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Interviews

Conrad Herwig: There's Nothing Else

By Published: February 25, 2013
AAJ: In the summer of 2012, you played a series of concerts on the theme of the Latin Side of Joe Henderson at the Blue Note in New York.

CH: In a lot of ways, doing the Latin Side of Joe Henderson comes closest to home for me because I was blessed to tour with Joe Henderson and play in his quartet, his quintet, his sextet and his big band. I love Joe Henderson's music. I've been fortunate to share the bandstand with so many great musicians, but on a day-to- day basis, pound for pound, it was the greatest experience of my life, playing next to Joe Henderson.

It was an amazing experience traveling around the world with him—an amazing learning experience, too. It was daunting, soloing after Joe Henderson, because he was such a great saxophonist. But I also consider Joe to be in the pantheon of great jazz composers.

Joe grew up in the era of John Coltrane and Wayne Shorter and yet had his own individual voice—he was an innovator, along with them. Playing Joe Henderson's music is completely a labor of love for me. And having someone with the stature of Joe Lovano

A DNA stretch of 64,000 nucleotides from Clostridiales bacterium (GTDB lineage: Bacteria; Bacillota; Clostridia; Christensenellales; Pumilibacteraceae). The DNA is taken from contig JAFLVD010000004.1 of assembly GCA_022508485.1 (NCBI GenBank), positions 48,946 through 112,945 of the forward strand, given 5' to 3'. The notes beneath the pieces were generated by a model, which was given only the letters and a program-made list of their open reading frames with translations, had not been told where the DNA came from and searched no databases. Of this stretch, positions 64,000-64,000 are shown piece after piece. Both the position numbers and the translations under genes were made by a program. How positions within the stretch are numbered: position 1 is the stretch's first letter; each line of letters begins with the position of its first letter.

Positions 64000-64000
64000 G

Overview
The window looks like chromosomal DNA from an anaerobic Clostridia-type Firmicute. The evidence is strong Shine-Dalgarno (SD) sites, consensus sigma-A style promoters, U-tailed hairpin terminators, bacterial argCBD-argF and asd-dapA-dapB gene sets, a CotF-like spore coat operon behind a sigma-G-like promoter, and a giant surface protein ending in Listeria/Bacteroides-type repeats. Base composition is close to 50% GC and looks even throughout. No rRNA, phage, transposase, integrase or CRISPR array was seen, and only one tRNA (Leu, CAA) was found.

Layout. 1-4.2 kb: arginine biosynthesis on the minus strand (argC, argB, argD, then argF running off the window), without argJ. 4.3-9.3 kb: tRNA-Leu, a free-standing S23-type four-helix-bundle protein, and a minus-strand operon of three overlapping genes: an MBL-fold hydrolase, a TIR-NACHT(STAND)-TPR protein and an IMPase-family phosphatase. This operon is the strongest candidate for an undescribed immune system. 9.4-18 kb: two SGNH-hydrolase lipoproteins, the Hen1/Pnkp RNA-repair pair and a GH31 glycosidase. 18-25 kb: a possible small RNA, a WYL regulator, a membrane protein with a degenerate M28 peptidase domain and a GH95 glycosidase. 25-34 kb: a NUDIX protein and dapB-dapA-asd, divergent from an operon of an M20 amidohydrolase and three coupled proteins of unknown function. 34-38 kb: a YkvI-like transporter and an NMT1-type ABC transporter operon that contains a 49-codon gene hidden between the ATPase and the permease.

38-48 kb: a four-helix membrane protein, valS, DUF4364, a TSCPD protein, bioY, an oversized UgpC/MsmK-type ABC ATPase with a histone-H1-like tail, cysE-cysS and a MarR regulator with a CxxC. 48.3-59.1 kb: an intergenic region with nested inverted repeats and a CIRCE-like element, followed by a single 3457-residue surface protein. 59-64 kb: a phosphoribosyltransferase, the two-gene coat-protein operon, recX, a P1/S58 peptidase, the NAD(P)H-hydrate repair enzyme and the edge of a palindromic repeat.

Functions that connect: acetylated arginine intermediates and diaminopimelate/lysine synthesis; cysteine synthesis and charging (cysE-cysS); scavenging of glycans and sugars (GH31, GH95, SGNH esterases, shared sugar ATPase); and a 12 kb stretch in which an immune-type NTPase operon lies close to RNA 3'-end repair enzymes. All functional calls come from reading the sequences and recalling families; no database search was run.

Joe Lovano
Joe Lovano
b.1952
saxophone
as part of this, playing the tenor saxophonist role, is just amazing. The other guys with us are so great, too—Ronnie Cuber
Ronnie Cuber
Ronnie Cuber
b.1941
sax, baritone
, Alex Sipiagin
Alex Sipiagin
Alex Sipiagin
b.1967
trumpet
and all the guys in the rhythm section. Bill O'Connell in particular is an amazing force. Again, I don't like the word "underrated," but I think Bill is one of the great composers, arrangers and musical minds around today, especially in his work on Afro-Cuban and Afro-Caribbean music.

AAJ: In addition to A Voice Through the Door, another album of yours in the straight-ahead jazz mode that stands out is Jones for Bones Tones (Criss Cross, 2007) with trombonist Steve Davis
Steve Davis
Steve Davis
b.1967
trombone
.

CH: This was a follow-up to another record I made with Steve called Osteology (Criss Cross Jazz, 1999), which is the science of bones. A Jones for Bones Tones is a tribute to a lot of different trombone players that I really admire. Slide Hampton